When working with others, it is good to respect differing perspectives and values, even if we don’t understand them. Professionals maintain this respect even when the behavior of others is overly selfish or inadequately respectful.
When I have read about how some of my colleagues at other universities regard their undergraduate students, I’m reminded of the saying, perhaps originally from W.J. King of UCLA:
A person who is nice to you but rude to the waiter, or to others, is not a nice person.
Likewise, a person who is nice to you, but not nice to undergraduates, is not a nice person.
It’s never an easy task to get inside someone else’s head. There is no universal change that happens as a 20-year-old evolves into a professor. But change definitely happens. I think back about my priorities when I was in college, and it’s hard to imagine the processes that resulted in the me-of-now evolving from the me-of-then.
The me-of-then is a not a model for my own students. Nonetheless, if I can imagine what I was like back then, it helps me keep a more open perspective when my students seem irrational to me. While I recognize that people can differ in their values and priorities, seeing the fact that my own perspective changed radically over time makes me sensitive to differences of opinion with other people.
Here are two literature-based examples. Before senior year of (private, male, Catholic) high school, we were assigned three fat books to read. One of these books was John Fowles’s The Magus. I didn’t get into it, and gave up, and just didn’t do well on the exam on the first day of school. But then my friends told me what a cool book it was, so when I had the chance, before starting college, I read it. It blew me away, in a couple different dimensions. The protagonist (Nicholas Urfe) gets his mind messed with by a bizarre, kind-of-conspiracy, and so does the reader along for the ride. I felt sorry for Nicholas and felt like I related with him in some way.
Last year, I re-read the same book, more than 20 years later. It still was an amazing book, but wow, was I myopic the first time I read it! Nicholas is self-centered, small-minded and overestimates his own understanding of the world. While he didn’t necessarily create his problems, he was a partner in their making. On this re-read, l still felt sorry for the guy, not because of what he experienced but because of who he was. I was sorry for Nicholas because he was a pretentious womanizing oaf and didn’t know how to not be one.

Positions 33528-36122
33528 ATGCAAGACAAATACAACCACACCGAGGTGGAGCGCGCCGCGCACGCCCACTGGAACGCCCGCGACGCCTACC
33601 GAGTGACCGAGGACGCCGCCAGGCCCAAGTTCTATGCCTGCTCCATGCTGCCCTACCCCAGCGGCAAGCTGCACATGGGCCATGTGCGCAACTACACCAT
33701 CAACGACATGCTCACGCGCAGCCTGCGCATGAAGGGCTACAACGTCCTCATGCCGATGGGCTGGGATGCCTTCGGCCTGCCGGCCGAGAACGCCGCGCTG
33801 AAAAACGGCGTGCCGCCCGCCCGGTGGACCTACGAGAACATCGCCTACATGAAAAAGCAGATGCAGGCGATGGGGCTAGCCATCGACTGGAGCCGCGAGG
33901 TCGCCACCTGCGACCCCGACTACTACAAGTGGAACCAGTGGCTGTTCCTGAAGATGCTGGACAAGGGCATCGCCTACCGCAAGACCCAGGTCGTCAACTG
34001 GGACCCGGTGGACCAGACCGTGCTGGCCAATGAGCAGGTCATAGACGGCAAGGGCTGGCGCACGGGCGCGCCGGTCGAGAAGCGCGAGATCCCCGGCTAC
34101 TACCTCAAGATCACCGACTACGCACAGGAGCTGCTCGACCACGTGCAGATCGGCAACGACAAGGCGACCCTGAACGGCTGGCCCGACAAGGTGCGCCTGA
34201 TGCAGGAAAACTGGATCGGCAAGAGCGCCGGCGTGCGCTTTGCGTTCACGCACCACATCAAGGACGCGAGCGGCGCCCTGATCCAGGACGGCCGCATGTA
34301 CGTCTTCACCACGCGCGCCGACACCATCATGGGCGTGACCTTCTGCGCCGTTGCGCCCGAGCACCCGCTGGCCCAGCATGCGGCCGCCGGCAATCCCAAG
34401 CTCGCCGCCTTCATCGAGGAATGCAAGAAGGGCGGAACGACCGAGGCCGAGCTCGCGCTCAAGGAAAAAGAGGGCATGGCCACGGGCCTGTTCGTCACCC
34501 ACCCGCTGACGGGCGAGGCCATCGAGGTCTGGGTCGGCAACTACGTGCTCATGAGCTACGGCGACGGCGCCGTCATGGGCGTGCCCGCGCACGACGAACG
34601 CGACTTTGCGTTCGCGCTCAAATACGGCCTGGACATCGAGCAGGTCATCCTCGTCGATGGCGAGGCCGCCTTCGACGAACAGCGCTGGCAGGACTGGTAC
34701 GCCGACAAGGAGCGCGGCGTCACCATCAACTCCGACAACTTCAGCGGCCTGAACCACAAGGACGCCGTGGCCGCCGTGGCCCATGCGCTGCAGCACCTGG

Back then, I was oblivious. I don’t think the me-of-then would have appreciated hearing about being so fundamentally wrong about Nicholas’s character. (Maybe the me-of-the-future will think that the me-of-now is wrong.)
Here’s the second example: I was also required to read Ayn Rand’s Atlas Shrugged. This book has over a thousand pages of transparent characters and inane plot, designed as a vehicle for Ayn Rand’s infantile “philosophy.” (Why is it that a high school requires this book is whole other issue. As I learned at my high school reunion, my class did end up producing a gaggle of Paul Ryanesque economic predators.)
This is how messed up the me-of-then was: I didn’t think that Atlas Shrugged book was a massive piece of shit. Moreover, I read the whole thing! Any reasonable person would give up within a few hundred pages, because the book drones on about the same selfishness-is-good pablum over and over and over and that’s pretty much it. I haven’t re-read that book since then, but I remember how monotonous it was. With hindsight I see that a variety of young men of that age have a flirtation with Ayn Rand, so at least I wasn’t alone.
I don’t judge my students for any foolishness they might harbor with respect to Ayn Rand, though the topic is unlikely to emerge in the classes that I’m teaching. However, if one of my students manages to say something unwise in any other aspect, I can remember a time when I was fool, and be open to the prospect that I might be one at this moment.
If I liked Atlas Shrugged, and didn’t realize Nicholas Urfe was a pretentious prat, then I was a straight-up misanthropic fool. Or maybe I was just immature. Or maybe the two are the same.
Regardless, as a professional in the classroom, I need to give everyone the same respect that the me-of-then felt that he deserved. It is foolish to publicly complain about dealing with the occasionally foolish actions of our students, when being unwise on occasion is par for the course for anybody. If someone is going to learn a lesson from a poor decision, that lesson won’t be received any better when spiced with negativity and judgment. If a student does something slightly foolish, such as emailing their teaching assistant a simple question that could be answered by reading syllabus, that student still deserves respectful treatment of the instructors of the course.
It’s our job as college instructors to work with college students. They are adults. We need to expect them to act like adults and treat them as adults.
Keep in mind, though, that plenty of well-seasoned adults have ridiculous expectations, bizarre biases and are outrageously self-centered. If an undergraduate acts this way, it’s not because they’re an undergraduate, but because they are human beings.
If our students act toward us in a way that isn’t professional, then we need to respond with tolerance and establish an environment that minimizes the negative aspects of these interactions. It is nonproductive to assign blame to people who make poor choices.
In short, we need to treat the undergraduates in our courses with the same professionalism and respect that we show to our colleagues.
In case you’re wondering, this post is a rebuttal to something that I read last week.